Komsomolskaya Pravda, February 4, 2000, p.2

Acting president Vladimir Putin has dismissed 17 regional presidential representatives. Formally, all presidential representatives lost their positions after Yeltsin’s resignation. However, Putin ordained that they carry on with their duties until the presidential election; seventeen have been unlucky.

It is clear that staff changes have taken place in those regions of Russia which are the most significant economically and politically. For instance, in St. Petersburg, first-wave democrat Sergei Tsyplyaev has ceded his position to Alexander Bespalov, who had worked at the St. Petersburg mayor’s office at the same time with Putin. Presidential representatives have also been replaced in the Orel, Kursk, Belgorod, Kemerovo, Nizhny Novgorod, and some other regions.

Most observers link the scale of staff changes with the fact that Putin has started to implement a policy aimed at strengthening the so-called power hierarchy – strengthening the role of the center in its relations with regions.


Pravda, February 4, 2000, p.1

“The personnel policy of the acting president is not good enough,” said Communist leader Gennady Zyuganov via the media outlets that Putin’s team is distinguishing with its high professionalism and wide experience.

The reliance on certain people who have either been brought in from St. Petersburg or “inherited” from Yeltsin’s circle is the most considerable drawback. Many of these people have a dubious reputation. The fact that they remain in power is shameful for Russia in the light of information provided by Russian and foreign law enforcement agencies.

Zyuganov has once more confirmed his intention to arrange a public debate between his team and Putin’s. He has confidence in the time-tested staff of specialists, whose activities were open to the public and CPRF over the last several years.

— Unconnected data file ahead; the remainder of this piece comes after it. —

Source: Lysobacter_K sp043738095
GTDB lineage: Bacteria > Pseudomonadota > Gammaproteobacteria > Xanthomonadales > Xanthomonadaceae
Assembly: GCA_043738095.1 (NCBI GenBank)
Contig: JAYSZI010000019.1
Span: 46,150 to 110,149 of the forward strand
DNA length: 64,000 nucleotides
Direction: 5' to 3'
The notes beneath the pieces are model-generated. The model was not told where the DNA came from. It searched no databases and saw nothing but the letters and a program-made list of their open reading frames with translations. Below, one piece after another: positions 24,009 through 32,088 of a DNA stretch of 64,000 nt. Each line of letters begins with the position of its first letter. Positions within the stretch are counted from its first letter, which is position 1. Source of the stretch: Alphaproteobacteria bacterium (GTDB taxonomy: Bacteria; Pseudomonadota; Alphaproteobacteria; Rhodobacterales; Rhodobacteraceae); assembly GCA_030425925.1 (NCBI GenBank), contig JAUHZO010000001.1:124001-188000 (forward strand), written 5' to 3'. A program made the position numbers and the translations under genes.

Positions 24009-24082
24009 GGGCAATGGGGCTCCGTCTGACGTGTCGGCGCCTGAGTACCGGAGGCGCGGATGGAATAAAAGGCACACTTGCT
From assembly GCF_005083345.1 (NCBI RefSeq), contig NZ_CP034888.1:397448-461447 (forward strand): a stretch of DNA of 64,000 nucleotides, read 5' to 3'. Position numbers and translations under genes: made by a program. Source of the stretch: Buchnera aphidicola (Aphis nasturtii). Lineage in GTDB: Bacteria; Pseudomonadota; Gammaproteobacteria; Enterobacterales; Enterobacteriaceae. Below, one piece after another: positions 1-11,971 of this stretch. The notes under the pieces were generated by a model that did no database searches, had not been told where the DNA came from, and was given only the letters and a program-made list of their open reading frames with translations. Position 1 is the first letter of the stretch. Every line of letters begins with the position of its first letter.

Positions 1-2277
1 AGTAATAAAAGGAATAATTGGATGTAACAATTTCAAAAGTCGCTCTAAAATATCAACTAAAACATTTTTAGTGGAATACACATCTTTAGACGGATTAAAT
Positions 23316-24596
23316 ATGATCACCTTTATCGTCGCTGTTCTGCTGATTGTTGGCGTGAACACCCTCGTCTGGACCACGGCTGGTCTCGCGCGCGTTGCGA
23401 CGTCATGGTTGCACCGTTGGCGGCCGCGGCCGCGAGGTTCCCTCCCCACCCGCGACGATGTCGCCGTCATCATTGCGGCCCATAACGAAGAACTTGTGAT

Tribuna, February 4, 2000, p.1

On February 3 the Russian parliament held the first joint meeting of both houses. Opening the meeting, Chair of the Federation Council Yegor Stroev drew attention to the necessity of forming an integrated system of Russian legislation, and regretted the absence of such a system at the moment.

Among the reasons for such a situation, Stroev saw an absence of long-term goals for national development, and state strategies on this issue. Therefore, “the intention of acting president Putin to develop such a program can be welcomed and supported”, said Stroev.

According to Stroev, “now a chance to strengthen the market economy and consolidate civil society is available”. At the same time, said Stroev, “pressure from oligarchs and separatists does not ease”, and parliament should set a barrier to all of this.


ORT, Novosti, February 3, 2000, 15:00

Today a joint meeting of the Councils of the upper and lower houses of the Russian parliament was held in the Federation Council. The legislature meets quite seldom and the current meeting testifies to the fact that there are many issues to be discussed by parliament members.

Vladimir Zhirinovsky: We must define our priorities. For instance, the problem of national security must be solved. The electoral system must be reconsidered. The deputies have 34 lawyers today. It’s a disgrace!

Boris Gryzlov: The current Duma lineup is more positive. I think we will establish constructive relations with the government. You can see that we already have constructive relations with the Federation Council. Today’s meeting is an example.